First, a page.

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by Harold Friend
Jo Stac recalls that after the disastrous 1965 season, the New York Yankees were finally considered "just another team." She read many articles about how the "pride of the Yankees" belonged to the past. Jo was pleased.
I have rooted for the Cleveland Indians since 1951. Today's fans don't know that the Indians, not the Boston Red Sox, were the New York Yankees' main competition during the early and mid-1950s.
Ever since the days of Babe Ruth, Lou Gehrig, Joe DiMaggio, and Mickey Mantle, there was an intangible called "Yankee Pride." I learned about it in 1951, when my Indians came so close, but not close enough, to winning the pennant. We finally broke through in 1954, but even then, the Yankees won 103 games.
Teams used to fear and envy the Yankees. There was something about putting on a Yankees' uniform that seemed to make a player better. The Yankees were a confident team whose players didn't think they would lose.
There was a tradition of self-demand and pride. Veterans taught rookies, and the team policed itself. Hank Bauer used to discipline young Yankees by telling them that they had better hustle and not cost him his World Series share.
Yogi Berra Didn't Hustle
Eddie Lopat, one of the smartest pitchers to ever toe the rubber, was traded to the Yankees in 1948, which was the last time the Indians were World Champions. It was near the end of the season, and the Indians, Yankees, and Red Sox were in heated battle for the pennant.
Lopat recalls an incident near the end of the season. "We were playing Detroit one day at the Stadium. We were losing, 3-2. Yogi Berra got a looping hit to right center, and just loped down to first. If he'd hustled, he might have made a double. As it was, the next man forced him at second and the next two hit long flies. Instead of having the tying run, we were still behind.
"As Yogi was buckling on his shin guards for the next inning down in the passage way by the dugout, Charlie Keller went up to him. Charlie spoke in a low tone.
"'You feeling all right, kid?' he asked Yogi.
"'Yeah, fine,' said Yogi.
"'Then why didn't you run out that hit?' said Keller. 'You cost us a run and it could cost us the ball game.'
"'I ran." said Yogi.
"'Baloney,' said Keller. 'If you want to play, go all out. If you don't want to play, let some else who does.'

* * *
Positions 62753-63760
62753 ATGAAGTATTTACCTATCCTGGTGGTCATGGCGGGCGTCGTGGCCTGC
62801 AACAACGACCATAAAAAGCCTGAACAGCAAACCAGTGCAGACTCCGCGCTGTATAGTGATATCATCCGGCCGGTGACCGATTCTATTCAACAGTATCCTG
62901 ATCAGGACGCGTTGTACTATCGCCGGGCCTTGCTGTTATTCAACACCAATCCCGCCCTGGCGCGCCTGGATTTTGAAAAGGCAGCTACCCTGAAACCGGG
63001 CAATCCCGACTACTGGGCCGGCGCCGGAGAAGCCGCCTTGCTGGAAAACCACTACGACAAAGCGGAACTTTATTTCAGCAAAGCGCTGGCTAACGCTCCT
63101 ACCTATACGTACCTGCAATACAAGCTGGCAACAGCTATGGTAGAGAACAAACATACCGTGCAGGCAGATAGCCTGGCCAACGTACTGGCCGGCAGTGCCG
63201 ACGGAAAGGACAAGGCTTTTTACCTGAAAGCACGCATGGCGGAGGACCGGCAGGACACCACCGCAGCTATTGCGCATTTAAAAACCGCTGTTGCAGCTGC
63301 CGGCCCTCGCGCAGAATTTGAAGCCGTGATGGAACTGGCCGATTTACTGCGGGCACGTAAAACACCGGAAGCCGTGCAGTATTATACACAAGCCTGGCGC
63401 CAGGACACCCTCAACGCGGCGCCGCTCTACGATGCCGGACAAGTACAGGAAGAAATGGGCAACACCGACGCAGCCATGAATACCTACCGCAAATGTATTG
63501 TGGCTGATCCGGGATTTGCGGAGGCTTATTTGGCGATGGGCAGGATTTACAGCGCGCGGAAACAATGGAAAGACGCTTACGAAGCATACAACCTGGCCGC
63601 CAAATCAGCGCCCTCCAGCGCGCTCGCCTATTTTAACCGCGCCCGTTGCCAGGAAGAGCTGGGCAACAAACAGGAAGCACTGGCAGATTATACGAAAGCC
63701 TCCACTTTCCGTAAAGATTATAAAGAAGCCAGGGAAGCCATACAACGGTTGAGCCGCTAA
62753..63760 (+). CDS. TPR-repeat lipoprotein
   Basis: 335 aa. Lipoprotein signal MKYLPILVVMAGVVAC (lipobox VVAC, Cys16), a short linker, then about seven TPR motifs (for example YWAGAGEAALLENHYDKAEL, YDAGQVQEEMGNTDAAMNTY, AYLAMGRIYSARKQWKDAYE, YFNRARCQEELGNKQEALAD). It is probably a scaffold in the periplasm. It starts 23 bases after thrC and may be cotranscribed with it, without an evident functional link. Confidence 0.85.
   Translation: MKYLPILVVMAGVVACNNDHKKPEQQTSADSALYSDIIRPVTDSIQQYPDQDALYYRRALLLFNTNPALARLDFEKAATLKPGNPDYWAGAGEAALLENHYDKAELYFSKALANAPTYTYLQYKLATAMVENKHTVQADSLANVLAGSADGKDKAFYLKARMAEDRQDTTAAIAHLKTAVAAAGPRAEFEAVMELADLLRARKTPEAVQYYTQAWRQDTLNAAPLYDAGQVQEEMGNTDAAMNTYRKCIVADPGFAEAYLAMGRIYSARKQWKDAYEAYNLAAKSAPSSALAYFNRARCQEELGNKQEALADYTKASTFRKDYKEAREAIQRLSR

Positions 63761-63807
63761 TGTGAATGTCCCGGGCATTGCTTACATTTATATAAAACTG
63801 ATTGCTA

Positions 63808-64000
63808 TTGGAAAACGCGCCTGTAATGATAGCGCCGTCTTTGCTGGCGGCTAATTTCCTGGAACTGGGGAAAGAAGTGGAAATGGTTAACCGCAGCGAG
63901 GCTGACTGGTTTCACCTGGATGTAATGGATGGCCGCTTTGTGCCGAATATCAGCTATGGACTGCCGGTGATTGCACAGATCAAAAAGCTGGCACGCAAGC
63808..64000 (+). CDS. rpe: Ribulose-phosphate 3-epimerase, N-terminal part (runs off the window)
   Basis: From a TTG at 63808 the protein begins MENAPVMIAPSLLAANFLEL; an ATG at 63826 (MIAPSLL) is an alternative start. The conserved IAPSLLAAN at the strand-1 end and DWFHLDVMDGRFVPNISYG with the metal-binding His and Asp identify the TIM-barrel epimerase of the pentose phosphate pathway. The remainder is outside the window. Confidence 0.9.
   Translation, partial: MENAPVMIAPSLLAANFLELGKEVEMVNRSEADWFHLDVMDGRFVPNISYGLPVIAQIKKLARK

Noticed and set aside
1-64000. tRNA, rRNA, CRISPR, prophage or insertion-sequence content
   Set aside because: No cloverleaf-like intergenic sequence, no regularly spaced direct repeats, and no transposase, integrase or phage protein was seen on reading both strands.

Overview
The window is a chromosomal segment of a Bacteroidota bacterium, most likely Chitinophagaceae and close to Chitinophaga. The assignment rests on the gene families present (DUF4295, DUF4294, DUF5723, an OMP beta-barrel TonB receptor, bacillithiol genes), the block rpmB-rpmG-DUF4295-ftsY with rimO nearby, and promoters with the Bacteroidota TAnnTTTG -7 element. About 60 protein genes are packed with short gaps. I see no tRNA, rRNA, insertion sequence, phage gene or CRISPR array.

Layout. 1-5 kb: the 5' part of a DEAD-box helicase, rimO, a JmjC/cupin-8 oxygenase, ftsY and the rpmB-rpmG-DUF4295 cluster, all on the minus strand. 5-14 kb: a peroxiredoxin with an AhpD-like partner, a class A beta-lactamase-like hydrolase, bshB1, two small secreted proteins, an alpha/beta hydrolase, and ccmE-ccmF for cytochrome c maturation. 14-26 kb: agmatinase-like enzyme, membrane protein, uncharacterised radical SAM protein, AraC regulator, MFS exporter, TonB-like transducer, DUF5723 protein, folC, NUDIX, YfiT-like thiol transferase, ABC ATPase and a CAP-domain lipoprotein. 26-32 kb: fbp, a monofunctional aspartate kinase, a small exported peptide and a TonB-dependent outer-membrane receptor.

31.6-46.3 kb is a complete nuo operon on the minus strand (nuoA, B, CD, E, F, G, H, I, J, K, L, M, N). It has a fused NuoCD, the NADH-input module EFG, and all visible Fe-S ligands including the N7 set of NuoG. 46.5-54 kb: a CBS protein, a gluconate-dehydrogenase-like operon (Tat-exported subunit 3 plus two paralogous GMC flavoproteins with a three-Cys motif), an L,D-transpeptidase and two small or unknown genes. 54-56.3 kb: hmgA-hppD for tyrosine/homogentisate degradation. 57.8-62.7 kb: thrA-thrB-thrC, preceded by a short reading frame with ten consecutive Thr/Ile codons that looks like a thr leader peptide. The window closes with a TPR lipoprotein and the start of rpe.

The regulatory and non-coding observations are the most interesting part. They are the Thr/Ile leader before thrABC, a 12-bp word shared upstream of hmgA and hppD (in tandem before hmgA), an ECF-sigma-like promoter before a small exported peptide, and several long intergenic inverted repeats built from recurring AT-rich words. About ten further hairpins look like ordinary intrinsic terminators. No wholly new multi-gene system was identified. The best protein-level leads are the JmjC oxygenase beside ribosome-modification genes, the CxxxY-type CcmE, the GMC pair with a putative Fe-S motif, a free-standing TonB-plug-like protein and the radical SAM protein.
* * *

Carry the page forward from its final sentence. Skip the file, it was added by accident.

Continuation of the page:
Lopat finished the story.
"Tommy Henrich came over and got on Yogi the same way. And Billy Johnson and Snuffy Stirnweiss and Johnny Lindell. Up on the dugout steps was DiMaggio. Yogi looked at him. Dimag didn't say anything. He just stared back -- that cold stare. And believe me, Yogi never failed to run out a hit after that."
The Yankees dominated from the 1920s through the 1950s, but thank goodness, in the 1960s, things started to change.
The addition of Roger Maris helped the Yankees to win five consecutive pennants from 1960-64, but they uncharacteristically lost three of the five World Series.
There was a new breed of baseball player in the major leagues. The Yankees' players were no longer different.
Bobby Richardson, Tommy Tresh, Elston Howard and Mel Stottlemyre were quiet, sympathetic, but all had "mind-your-own business" type personalities. They encouraged and rooted for their teammates, but didn't whip them into line.
Entering the 1966 season, the Yankees were an old, injury-prone team. Most of the older players like Mantle, Maris, Howard, and Ford knew that the team had major problems, and the younger players weren't as talented or confident as Yankees of the past. When teams played the Yankees, even at Yankee Stadium, they considered the Yankees "just another team."
By LEONARD KOPPETT Special to The New York Times. (1966, April 7). 'Pride of Yankees' Is Just a Memory. New York Times (1923-Current file),64. Retrieved February 19, 2010, from ProQuest Historical Newspapers The New York Times (1851 - 2006). (Document ID: 96971543).